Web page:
Quote:In cryptography, encryption is the process of transforming information (referred to as plaintext) using an algorithm (called cipher) to make it unreadable to anyone except those possessing special knowledge, usually referred to as a key. The result of the process is encrypted information (in cryptography, referred to as ciphertext). In many contexts, the word encryption also implicitly refers to the reverse process, decryption (e.g. “software for encryption” can typically also perform decryption), to make the encrypted information readable again (i.e. to make it unencrypted).
The key part of that is the "In many contexts", in other words not all. But I guess my understanding of the term cipher was wrong Smile Now I've learned something new hehe
Just clarifying a couple of things here:

MD5 and SHA1 both use the same principles in their design. The only reason SHA1 is better to use is because it has less of a chance of collisions and uses a different ciphering algorithm.

These encryption algorithms are considered "one way" encryption algorithms. That means once encrypted you can't reverse the encryption to bring it back to it's original cleartext.

How is this done? This is based on a mathematical principle of "loss of information". Since there is an infinite amount of possibilities you can use for the input and the output is always a finite amount of possibilities of 32 characters for md5, and 40 characters for sha1 you have to either expand or compress this output to exactly 32 or 40 characters. That's exactly what these algorithms do.

f(x) = md5(x); md5(x) return 32 scrambled characters based on x;

Unfortunately because there is unlimited input possibilities and only limited output possibilities you create the effect known as collisions. This means that two different inputs can create the same output.

Fortunately for us, 32^36 and 40^36 possibilities makes it statistically-improbable for this to ever happen. You'd need dedicated super computers to come up with collisions.

In addition, if you theoretically plotted these encryption algorithms on a xy graph, because of the ability to have collisions this tells us that for any given y resultant, there are more then one x input. Just doing a simple horizontal line test and it would fail. This property of these encryption algorithms make it impossible to decrypt.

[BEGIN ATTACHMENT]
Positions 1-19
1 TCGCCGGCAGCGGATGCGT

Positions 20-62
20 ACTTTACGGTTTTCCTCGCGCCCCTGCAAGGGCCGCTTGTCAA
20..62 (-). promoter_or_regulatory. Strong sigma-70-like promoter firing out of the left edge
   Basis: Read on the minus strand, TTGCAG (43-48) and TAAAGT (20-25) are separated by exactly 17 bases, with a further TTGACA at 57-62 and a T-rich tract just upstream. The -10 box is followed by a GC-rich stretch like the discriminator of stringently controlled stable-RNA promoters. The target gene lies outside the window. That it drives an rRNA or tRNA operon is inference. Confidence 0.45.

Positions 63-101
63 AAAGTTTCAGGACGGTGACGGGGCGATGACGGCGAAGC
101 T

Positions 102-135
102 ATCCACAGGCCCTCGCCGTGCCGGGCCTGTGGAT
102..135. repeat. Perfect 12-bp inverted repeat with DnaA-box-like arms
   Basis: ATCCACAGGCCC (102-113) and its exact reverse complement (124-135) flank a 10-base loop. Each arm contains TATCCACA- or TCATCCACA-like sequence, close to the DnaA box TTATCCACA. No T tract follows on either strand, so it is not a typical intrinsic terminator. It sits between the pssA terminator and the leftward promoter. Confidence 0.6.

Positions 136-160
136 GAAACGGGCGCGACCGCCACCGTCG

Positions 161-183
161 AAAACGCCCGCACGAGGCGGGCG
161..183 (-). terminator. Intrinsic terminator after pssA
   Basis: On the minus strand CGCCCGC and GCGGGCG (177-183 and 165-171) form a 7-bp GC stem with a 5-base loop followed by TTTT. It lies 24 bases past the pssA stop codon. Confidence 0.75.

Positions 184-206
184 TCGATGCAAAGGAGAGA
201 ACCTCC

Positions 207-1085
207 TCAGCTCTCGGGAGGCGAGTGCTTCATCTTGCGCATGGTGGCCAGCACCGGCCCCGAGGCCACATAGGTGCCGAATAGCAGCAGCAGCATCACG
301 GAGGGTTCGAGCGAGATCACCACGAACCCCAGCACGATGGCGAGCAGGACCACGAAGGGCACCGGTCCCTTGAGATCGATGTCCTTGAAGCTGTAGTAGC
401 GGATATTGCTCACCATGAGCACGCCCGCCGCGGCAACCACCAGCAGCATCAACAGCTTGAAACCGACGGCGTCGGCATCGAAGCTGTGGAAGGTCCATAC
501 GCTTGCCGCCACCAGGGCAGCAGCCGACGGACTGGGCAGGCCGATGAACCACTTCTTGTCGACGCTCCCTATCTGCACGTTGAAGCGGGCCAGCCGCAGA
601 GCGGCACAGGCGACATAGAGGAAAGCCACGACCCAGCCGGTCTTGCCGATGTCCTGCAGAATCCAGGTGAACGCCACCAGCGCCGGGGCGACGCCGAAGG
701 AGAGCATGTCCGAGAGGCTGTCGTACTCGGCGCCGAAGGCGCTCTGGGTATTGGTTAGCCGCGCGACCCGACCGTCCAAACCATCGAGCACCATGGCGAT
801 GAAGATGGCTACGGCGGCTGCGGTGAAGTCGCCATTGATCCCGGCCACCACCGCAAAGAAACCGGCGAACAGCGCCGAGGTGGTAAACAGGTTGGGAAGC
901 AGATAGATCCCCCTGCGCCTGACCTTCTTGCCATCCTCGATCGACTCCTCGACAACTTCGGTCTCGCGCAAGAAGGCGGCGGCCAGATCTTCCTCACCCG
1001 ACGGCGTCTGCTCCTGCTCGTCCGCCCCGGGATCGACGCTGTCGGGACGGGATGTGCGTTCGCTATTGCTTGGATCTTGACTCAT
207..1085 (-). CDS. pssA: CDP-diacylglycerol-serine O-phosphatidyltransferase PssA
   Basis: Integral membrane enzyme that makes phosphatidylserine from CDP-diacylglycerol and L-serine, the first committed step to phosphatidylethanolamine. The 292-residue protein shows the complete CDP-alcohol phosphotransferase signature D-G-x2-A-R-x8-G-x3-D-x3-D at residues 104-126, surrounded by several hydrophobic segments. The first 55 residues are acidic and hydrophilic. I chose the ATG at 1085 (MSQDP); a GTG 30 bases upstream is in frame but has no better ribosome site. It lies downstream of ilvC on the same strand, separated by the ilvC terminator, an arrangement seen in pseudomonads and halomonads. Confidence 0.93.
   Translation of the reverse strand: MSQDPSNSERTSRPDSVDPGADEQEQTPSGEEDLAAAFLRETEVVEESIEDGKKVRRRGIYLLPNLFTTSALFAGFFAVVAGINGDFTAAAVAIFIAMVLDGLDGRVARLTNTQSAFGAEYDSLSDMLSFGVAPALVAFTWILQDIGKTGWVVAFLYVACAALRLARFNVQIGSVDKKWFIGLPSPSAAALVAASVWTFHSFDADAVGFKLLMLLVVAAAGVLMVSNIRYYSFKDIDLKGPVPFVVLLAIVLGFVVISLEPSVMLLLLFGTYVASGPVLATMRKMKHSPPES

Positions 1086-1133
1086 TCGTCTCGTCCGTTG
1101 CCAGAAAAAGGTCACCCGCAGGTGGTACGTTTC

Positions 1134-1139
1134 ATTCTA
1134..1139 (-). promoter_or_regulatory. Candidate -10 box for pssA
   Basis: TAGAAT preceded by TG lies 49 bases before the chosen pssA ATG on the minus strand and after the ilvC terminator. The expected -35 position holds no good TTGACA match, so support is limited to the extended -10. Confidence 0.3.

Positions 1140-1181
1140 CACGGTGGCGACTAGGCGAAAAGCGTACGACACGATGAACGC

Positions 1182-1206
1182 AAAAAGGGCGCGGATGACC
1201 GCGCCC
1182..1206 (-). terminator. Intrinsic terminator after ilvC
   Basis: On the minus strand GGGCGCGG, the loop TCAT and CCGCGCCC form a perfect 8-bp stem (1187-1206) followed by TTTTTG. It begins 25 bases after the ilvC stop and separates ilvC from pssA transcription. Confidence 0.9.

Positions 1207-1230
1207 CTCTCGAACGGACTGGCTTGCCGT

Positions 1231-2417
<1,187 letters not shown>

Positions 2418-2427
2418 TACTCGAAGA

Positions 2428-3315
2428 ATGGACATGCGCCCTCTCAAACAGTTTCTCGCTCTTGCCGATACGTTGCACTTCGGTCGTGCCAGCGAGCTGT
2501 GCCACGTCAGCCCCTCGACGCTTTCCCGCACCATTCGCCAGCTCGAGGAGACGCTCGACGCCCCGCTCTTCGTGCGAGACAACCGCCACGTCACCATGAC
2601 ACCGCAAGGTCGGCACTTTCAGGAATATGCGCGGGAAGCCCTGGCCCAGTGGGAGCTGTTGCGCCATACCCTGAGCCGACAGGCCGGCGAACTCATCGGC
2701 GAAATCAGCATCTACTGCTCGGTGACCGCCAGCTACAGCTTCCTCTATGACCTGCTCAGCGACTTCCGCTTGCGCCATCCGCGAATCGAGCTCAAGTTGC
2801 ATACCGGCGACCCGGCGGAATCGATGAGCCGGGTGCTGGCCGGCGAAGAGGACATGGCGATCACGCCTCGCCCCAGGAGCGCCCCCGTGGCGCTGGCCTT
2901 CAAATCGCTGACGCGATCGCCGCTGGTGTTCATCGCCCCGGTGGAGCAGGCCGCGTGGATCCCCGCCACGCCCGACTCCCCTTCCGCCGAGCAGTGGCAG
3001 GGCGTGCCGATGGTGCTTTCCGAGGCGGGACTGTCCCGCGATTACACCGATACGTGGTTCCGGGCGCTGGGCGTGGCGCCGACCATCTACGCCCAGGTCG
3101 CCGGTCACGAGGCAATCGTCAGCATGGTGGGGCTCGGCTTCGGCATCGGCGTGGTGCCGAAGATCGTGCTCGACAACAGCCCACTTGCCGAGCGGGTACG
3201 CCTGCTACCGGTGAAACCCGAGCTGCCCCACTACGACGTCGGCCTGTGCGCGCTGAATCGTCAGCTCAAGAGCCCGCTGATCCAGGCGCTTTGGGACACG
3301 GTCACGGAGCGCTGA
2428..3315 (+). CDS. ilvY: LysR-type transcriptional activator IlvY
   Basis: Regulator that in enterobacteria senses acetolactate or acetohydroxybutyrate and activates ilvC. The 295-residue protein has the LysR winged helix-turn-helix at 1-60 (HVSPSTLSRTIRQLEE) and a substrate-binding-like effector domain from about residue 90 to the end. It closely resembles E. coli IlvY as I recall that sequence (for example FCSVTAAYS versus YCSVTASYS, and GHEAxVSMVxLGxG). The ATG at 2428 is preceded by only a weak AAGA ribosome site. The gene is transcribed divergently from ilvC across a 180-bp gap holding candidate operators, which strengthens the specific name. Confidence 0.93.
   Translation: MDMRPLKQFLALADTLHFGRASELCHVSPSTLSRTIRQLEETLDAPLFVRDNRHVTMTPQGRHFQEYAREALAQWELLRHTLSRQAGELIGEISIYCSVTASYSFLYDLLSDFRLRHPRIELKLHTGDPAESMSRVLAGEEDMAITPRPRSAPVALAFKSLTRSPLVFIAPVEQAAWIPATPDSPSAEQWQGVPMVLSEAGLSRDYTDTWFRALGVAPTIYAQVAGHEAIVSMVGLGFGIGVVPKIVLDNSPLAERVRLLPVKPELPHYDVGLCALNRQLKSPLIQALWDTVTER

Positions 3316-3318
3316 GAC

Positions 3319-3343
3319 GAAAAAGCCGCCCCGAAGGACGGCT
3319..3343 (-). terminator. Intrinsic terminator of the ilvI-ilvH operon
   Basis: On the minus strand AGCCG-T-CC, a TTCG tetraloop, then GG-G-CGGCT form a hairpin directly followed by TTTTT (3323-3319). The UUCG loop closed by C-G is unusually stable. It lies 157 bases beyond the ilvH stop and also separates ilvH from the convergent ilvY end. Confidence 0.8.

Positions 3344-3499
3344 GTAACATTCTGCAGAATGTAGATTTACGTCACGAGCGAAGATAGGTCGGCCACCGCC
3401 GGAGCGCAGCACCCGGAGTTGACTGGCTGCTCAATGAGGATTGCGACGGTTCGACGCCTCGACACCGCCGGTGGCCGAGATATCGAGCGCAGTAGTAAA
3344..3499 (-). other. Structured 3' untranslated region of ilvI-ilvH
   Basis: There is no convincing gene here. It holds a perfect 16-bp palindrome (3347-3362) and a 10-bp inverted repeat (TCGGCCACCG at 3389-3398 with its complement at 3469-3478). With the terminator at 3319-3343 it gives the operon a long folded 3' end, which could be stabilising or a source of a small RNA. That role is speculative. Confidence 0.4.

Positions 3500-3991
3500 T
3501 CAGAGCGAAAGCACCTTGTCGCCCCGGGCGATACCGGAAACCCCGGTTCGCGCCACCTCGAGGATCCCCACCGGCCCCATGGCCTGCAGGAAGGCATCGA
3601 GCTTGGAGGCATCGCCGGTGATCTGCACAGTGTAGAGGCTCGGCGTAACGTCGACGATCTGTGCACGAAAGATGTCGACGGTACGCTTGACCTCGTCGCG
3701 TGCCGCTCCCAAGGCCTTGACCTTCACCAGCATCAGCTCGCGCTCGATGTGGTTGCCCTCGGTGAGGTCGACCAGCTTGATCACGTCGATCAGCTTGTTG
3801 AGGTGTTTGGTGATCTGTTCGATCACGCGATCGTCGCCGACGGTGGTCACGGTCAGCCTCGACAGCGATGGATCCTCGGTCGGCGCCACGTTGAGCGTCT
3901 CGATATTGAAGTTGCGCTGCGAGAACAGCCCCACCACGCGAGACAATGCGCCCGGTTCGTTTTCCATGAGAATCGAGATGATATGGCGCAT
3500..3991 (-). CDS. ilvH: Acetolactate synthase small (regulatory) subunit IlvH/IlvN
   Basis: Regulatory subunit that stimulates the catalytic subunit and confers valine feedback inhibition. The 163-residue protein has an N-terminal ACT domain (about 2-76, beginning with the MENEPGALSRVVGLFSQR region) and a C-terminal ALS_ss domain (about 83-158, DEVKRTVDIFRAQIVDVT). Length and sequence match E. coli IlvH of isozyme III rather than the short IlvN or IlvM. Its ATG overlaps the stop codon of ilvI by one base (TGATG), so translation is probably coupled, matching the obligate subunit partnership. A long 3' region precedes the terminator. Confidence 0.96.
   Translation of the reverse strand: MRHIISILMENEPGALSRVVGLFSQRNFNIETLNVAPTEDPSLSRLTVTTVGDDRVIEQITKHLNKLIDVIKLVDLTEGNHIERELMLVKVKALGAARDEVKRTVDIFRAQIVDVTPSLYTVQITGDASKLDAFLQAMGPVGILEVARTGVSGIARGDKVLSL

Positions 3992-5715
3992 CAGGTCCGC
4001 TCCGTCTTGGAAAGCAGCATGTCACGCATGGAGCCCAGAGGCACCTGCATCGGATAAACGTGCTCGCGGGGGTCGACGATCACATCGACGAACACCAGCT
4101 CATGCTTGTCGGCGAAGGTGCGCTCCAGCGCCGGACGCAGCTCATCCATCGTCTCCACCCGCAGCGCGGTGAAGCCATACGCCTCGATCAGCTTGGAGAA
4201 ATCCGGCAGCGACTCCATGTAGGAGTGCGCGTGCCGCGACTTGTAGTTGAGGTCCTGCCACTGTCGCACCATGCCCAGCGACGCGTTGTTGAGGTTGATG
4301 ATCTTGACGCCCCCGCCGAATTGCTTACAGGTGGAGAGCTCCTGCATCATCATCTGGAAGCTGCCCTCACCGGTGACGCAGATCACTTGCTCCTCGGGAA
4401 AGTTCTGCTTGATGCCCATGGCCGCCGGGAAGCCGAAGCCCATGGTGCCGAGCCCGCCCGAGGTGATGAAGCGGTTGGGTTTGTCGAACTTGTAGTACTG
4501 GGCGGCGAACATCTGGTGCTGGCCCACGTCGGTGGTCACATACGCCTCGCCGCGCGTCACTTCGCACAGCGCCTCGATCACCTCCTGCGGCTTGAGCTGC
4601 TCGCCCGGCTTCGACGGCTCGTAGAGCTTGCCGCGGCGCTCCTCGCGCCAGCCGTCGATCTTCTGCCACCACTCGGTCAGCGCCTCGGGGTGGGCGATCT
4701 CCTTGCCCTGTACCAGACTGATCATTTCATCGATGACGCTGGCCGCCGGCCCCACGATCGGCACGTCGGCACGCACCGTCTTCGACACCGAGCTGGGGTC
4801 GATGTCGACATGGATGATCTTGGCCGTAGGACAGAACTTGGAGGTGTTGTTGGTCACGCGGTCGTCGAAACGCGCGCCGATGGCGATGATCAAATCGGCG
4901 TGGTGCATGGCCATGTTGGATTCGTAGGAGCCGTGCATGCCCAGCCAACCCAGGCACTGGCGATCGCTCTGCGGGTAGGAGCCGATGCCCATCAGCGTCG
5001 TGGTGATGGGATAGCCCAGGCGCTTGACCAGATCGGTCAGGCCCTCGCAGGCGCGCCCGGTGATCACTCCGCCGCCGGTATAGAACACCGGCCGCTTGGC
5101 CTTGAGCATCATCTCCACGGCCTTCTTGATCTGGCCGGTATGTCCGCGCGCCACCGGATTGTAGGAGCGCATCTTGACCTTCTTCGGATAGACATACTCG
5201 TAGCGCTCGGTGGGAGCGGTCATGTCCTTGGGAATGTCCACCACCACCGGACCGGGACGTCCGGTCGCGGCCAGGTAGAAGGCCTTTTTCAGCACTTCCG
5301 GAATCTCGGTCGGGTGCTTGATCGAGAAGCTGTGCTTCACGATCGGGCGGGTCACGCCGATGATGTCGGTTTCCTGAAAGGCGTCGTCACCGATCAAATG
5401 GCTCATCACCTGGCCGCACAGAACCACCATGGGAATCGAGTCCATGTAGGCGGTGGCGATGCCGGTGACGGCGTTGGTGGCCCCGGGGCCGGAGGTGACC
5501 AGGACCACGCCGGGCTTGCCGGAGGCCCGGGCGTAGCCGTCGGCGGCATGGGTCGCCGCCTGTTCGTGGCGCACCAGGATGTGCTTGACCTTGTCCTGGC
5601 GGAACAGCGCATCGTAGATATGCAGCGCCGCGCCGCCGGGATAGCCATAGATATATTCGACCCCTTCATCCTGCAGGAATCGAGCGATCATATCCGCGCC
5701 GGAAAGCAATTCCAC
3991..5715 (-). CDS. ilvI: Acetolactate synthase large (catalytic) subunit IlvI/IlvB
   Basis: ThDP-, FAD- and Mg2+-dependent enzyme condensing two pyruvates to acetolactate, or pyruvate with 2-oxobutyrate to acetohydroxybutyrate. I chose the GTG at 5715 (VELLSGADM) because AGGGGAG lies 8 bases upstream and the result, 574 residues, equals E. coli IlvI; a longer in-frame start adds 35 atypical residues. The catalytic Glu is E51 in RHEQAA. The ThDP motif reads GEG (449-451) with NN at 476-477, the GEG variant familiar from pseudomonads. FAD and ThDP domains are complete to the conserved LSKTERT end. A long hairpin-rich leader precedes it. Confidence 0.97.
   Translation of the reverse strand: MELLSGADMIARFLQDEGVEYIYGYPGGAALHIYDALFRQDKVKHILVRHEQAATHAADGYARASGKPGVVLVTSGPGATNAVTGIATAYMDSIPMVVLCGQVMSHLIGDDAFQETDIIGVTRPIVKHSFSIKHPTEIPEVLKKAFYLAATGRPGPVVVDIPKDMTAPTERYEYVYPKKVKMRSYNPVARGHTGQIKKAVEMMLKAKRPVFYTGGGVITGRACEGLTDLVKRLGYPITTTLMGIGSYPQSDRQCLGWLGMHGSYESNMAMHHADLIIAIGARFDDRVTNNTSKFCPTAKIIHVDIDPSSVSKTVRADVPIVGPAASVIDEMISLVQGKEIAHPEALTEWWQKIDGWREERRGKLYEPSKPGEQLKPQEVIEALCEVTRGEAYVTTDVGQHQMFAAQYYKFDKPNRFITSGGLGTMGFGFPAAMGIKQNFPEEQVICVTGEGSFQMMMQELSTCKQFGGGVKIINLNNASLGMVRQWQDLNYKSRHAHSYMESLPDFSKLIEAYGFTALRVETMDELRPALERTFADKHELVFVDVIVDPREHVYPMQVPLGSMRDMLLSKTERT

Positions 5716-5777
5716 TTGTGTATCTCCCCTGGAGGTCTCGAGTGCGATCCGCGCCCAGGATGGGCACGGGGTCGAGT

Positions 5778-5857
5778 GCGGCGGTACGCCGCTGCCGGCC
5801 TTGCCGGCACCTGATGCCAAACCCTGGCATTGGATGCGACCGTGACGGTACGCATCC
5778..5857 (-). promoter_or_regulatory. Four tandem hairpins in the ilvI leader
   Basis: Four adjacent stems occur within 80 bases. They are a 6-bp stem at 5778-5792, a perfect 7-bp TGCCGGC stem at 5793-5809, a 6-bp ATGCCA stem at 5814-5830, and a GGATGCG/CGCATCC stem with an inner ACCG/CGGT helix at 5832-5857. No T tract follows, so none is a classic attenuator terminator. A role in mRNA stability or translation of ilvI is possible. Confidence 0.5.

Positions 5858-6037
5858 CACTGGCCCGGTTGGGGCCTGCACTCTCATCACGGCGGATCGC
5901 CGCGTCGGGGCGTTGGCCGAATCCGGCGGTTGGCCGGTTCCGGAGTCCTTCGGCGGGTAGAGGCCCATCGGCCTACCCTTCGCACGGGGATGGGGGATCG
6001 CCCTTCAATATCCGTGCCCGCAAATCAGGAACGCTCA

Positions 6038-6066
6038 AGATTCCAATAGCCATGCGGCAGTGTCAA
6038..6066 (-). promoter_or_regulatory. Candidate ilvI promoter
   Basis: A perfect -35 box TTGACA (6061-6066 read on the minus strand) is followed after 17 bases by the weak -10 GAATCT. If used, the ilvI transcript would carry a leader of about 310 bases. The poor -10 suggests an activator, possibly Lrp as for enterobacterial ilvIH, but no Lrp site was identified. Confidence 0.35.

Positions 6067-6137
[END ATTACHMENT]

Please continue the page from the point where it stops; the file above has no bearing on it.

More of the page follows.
You could always brute-force every single combination (x) until there is a matching (y) resultant to the one you were looking for. Of course, this still doesn't mean that it's the right cleartext input (x) since these algorithms failed the horizontal line test.

And even then, to brute-force you would need a local copy of the database storing the hash information. Otherwise, the latency of the internet would cripple the brute-force attack. It would take millions of years to complete a full brute-force attack.

Make sense? lol

You are spot on Ryan, but I still think it is better to classify MD5 and SHA-1 as hashing algorithms, not encryption algorithms. For instance, DES encryption can not be reversed without access to the algorithm's base key value although there is references to the key value itself in the encrypted data, however a hashing method has no reference to the initial value whatsoever and therefore can not be reversed using a reversed algorithm using the key value. People use encryption on packets being sent from client to server so the original content of the packet cannot be viewed or modified without access to the key value. Once it reaches the server, then they use the key value to obtain the original data. MD5 can not be used for this for the obvious reason.